[Again we see with fascination what whites can do. Why the hell we don't realise how amazing we are I don't know. More whites need to realise this. This guy was a great scientist, but also look at this cool idea. Some of his ashes are on the moon! Yeah, whites did that first. Science and technology is our friend. Every white should study and learn as much as they can of science, technology and any technical skills. Jan]
by Mark Mancini Apr 26, 2019
He trained astronauts and founded a new science. Born on April 28, 1928, Eugene “Gene” Shoemaker was one of the 20th century’s great minds. His work on impact craters affected everything from NASA’s Apollo missions to the dinosaur extinction debate. For his contributions to human knowledge, he was awarded the National Medal of Science by then-president George H.W. Bush in 1992.
A different honor eluded him. Shoemaker studied the moon from afar, but he often dreamed of climbing into a spacesuit and walking on its surface. Sadly, he never got the chance; Addison’s disease crushed his hopes of becoming an astronaut.
But in 1997, some of his ashes were laid to rest near the moon’s southern pole. That made him the first — and to date, the only — person to ever receive a lunar burial.
It was a poignant epilogue to the man’s career. Shoemaker was a geologist by training and craters were one of his great passions. Shoemaker helped confirm that the famous 570-foot-deep (173-meter) Barringer Crater near Flagstaff, Arizona was made by an asteroid impact.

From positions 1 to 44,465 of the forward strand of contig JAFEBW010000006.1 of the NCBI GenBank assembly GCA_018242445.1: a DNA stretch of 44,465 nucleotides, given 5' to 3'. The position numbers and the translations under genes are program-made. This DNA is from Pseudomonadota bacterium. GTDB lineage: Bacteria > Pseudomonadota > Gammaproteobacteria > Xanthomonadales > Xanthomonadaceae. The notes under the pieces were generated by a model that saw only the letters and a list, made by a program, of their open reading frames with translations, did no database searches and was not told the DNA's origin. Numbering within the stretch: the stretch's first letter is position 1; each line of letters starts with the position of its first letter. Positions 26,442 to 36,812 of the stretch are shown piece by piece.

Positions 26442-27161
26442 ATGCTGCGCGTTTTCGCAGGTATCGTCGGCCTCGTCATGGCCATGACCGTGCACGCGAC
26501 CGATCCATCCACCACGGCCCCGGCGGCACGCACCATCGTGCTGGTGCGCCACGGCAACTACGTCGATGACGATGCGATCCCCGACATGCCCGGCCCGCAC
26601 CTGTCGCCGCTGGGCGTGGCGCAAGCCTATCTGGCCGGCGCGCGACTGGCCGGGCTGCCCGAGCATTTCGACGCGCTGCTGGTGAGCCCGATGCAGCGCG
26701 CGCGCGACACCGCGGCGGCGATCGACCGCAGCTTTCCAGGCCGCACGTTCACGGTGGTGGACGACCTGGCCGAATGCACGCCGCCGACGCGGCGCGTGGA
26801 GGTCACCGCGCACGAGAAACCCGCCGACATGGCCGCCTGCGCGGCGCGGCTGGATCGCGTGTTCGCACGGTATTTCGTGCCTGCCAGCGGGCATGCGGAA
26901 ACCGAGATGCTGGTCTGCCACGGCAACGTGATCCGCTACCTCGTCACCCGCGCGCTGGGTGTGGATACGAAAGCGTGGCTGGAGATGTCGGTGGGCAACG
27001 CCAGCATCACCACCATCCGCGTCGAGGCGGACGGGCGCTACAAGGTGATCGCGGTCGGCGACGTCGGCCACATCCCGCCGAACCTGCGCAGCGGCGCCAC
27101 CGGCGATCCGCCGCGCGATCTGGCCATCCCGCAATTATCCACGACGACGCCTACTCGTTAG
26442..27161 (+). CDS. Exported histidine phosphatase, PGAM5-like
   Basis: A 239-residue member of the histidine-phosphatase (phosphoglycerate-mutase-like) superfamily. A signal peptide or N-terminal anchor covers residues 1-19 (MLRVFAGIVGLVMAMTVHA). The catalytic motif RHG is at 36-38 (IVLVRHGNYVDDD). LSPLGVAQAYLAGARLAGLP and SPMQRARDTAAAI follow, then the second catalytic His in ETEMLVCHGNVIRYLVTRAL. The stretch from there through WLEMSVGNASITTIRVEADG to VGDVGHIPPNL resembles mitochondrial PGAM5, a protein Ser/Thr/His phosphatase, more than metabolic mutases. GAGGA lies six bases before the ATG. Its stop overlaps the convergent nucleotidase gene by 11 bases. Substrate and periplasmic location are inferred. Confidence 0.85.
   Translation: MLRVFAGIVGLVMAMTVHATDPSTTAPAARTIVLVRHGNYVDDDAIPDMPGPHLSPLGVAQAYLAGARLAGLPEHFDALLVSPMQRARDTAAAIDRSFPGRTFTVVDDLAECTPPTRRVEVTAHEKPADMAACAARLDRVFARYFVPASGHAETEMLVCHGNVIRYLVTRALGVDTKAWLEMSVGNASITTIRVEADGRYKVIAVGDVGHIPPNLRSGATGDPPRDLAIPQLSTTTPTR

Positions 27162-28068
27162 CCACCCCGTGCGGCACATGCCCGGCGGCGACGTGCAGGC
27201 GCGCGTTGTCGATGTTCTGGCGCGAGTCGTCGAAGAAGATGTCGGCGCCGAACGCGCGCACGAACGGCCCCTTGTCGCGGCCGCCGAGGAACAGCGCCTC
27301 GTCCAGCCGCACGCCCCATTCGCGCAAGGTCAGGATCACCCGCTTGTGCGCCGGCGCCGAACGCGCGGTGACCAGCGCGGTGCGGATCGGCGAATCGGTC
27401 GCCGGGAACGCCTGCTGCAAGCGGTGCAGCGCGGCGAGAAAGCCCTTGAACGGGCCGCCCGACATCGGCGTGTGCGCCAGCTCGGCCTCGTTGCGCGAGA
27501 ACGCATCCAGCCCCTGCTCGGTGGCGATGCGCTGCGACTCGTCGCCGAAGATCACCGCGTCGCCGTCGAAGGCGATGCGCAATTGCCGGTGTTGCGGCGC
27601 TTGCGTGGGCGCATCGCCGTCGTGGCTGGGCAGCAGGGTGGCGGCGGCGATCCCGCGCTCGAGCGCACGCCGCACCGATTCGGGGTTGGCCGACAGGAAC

He also championed the hypothesis that another such impact killed the last non-avian dinosaurs 66 million years ago. And by mapping some of the craters on our moon, he revolutionized our understanding of its geology.
In 1961, the United States Geological Survey (USGS) set up an Astrogeology Research Program. Shoemaker — often considered the founding father of astrogeology — was chosen to lead it. NASA enlisted his services, too. Shoemaker joined future Apollo astronauts on field trips to Barringer Crater and other sites, where he trained them to collect rock samples.
His work was instrumental to the discovery of the Shoemaker-Levy 9 Comet, which struck Jupiter in 1994. One of the comet’s co-discoverers was Eugene’s wife — and fellow scientist — Carolyn. On July 18, 1997, the couple was involved in a tragic car accident. Though Carolyn survived, Eugene was killed.
The very next day, Shoemaker’s former student Carolyn Porco devised a fitting tribute. A planetary scientist at the University of Arizona, Porco learned that her mentor was going to be cremated. So she spearheaded an effort to put 1 ounce (28 grams) of his ashes aboard NASA’s Lunar Prospector Spacecraft.
A polycarbonate urn capsule was built by Celestis, the same company that sent the ashes of “Star Trek” creator Gene Roddenberry into orbit. Wrapped around Shoemaker’s capsule was brass foil ribbon bearing a picture of the Barringer Crater and a star-themed quote from “Romeo & Juliet.”
With the precious cargo in tow, the spacecraft launched out of Cape Canaveral, Florida, on Jan. 6, 1998. More than a year later, the vessel (whose objective had been to hunt for water) was deliberately crashed near the lunar south pole. Shoemaker’s ashes went down with it.
Celestis hopes to inter other human remains on the moon at some point. But for the moment, Shoemaker has the place to himself. “It brings a little closure, in a way, to our feelings,” Carolyn Shoemaker said in a 1998 press release of her husband’s otherworldly burial. “We will always know when we look at the moon, that Gene is there.”